Supervised Visitation Arizona
Basis for Supervised Visitation in Arizona
The Arizona Court of Appeals considered the issues presented by the case of Hart v. Hart in determining if supervised visitation in Arizona can be warranted. Michael Robert Hart (Father) was granted sole legal and primary physical custody of the minor children he shares with Kari Rose Hart (Mother) with an additional order that Mother’s time with the children is supervised.
At the time of the divorce in 2003, Mother was awarded sole legal custody and primary physical custody of the children, followed by her remarriage and relocation with the children to Texas in 2005, Father’s relocation for 6 months to be near the children in Texas, Father’s return to Arizona after not finding steady employment, Mother’s separation from her new husband and subsequent move to an apartment with the children (that resulted in a change of schools).
Father filed a petition for mediation seeking physical custody of the children in June 2007 followed by a petition to modify custody. He also filed a petition for temporary orders allowing the children to remain with him in Arizona to start school.
The subsequent hearing was continued until August 14, 2007, and the children were returned to live with their Mother in Texas in August. The court then concluded that it would be in the children’s best interest to live with Father in Arizona and for Mother to have supervised parenting time during summer and school breaks.
The mother filed a motion for reconsideration arguing that there was a lack of evidence and that the court failed to present findings regarding relevant factors. The court denied the motion without comment. After her motion was denied, Mother appealed the order.
In making a custody decision, the court is required to consider the factors that are enumerated in Section 25-403(A) in regard to the best interests of the children. In a contested custody hearing, the court must make specific findings regarding all relevant factors and the reasons that make it in the best interests of the children (Section 25-403(B)). Failure to make the necessary findings equates to an abuse of discretion.
Arizona Child Custody Factors and Supervised Visitation in Arizona
The Arizona Court of Appeals, in reviewing the decision of the family court did not find a reference to any of the ten enumerated factors required to be addressed. Relevant facts are noted, but no findings of fact are made regarding the applicable factors, including:
- The wishes of both children and parents regarding custody;
- The interaction and relationship between children and each parent (and in this case, paternal grandmother as Father lives in her home and will rely on her to provide care);
- The adjustment of the children to the home, school, and community;
- The physical and mental health of the children and the parents;
- Which parent is more likely to provide frequent and meaningful contact with the other parent;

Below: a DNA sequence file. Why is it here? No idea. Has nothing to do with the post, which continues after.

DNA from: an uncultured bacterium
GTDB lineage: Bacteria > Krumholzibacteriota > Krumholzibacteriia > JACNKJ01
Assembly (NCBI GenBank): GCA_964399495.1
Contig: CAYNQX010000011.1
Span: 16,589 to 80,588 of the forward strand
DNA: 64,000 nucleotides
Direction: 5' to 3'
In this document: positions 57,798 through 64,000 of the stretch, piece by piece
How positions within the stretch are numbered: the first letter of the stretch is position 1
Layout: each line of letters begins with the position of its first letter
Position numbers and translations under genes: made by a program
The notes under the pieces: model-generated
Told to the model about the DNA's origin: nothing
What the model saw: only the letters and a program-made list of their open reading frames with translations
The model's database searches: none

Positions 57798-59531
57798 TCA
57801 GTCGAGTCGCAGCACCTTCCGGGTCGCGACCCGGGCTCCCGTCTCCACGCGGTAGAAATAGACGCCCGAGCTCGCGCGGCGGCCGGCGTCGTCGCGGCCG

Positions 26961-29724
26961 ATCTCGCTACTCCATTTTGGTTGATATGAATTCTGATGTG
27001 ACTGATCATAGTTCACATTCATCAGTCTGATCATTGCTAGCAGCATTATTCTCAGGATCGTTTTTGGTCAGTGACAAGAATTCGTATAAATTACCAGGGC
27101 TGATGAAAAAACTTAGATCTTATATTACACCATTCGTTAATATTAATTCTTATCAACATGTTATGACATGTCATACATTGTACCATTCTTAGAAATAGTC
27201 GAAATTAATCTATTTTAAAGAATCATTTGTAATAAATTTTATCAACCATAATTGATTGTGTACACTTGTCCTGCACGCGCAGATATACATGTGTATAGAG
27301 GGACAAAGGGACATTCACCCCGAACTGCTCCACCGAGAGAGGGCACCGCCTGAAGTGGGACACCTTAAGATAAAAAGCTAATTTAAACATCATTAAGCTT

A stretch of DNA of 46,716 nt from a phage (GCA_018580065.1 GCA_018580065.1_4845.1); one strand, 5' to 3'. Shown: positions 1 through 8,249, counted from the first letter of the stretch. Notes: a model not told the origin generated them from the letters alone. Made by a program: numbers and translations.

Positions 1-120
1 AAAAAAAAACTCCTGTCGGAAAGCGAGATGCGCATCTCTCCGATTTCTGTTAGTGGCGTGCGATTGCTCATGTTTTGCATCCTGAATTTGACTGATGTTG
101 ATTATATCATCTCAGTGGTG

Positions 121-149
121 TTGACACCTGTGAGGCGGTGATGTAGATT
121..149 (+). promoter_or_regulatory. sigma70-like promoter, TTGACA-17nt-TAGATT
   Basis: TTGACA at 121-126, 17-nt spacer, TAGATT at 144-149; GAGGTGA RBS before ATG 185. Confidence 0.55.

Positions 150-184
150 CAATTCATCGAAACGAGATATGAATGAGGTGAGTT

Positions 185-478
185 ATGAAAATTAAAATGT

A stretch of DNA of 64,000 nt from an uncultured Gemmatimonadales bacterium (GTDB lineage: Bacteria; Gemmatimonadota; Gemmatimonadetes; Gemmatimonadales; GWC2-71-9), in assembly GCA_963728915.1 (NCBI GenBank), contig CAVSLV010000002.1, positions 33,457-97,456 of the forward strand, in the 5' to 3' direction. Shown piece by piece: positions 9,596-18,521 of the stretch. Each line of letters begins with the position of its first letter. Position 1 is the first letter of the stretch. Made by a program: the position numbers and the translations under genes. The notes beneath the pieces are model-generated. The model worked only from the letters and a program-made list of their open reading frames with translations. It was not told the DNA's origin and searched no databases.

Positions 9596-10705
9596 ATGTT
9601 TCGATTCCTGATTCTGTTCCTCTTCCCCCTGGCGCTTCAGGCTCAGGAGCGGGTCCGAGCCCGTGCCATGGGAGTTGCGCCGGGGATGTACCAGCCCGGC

- Which parent has a history of providing primary care for the children;
- The presence of coercion and/or duress in obtaining a custody agreement; and
- Whether there was any false reporting of child abuse or neglect.
The family court did not document the weighing of statutory factors with findings as required. The Arizona Court of Appeals must consider the possibility that, had the trial judge done so, it may have resulted in a different outcome.
The Arizona Court of Appeals also found that the order for supervised parenting time on the part of Mother was based (per court documents) on the best interest of the children. Per Section 25-410(B), the order for supervised parenting time must be based on more than the best interest test.
The trial court expressly stated the standard it used to support its decision to order supervised parenting time was because it was in the best interests of the children; which is the wrong standard of proof. Instead, the trial judge was required to make a finding that unsupervised access placed the children at risk for serious harm before a trial court may order a parent to have supervised visitation with his or her children.
The Arizona Court of Appeals vacated the custody and supervised parenting time orders and remanded the case back to the family court trial judge to issue additional findings of fact and conclusions in accordance with Arizona law.
The take away from this case is that a court must find that a parent poses an imminent risk of harm to order supervised visitation and it is not enough for the court to simply find that supervised visitation is in the best interests of the children.
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Chris Hildebrand wrote the information on this page about supervised visitation in Arizona to ensure everyone has access to information about family law in Arizona. Chris is a divorce and family law attorney at Hildebrand Law, PC. He has over 24 years of Arizona family law experience and has received multiple awards, including US News and World Report “Top Arizona Divorce Attorneys”, Phoenix Magazine “Top Divorce Law Firms”, and Arizona Foothills Magazine “Best of the Valley” award. He believes the policies and procedures he uses to get his clients through a divorce should all be guided by the principles of honesty, integrity, and, quite frankly, actually caring about what his clients are going through in a divorce or family law case. In short, his practice is defined by the success of his clients. He also manages all of the other attorneys at his firm to make sure the outcomes in their clients’ cases are successful as well.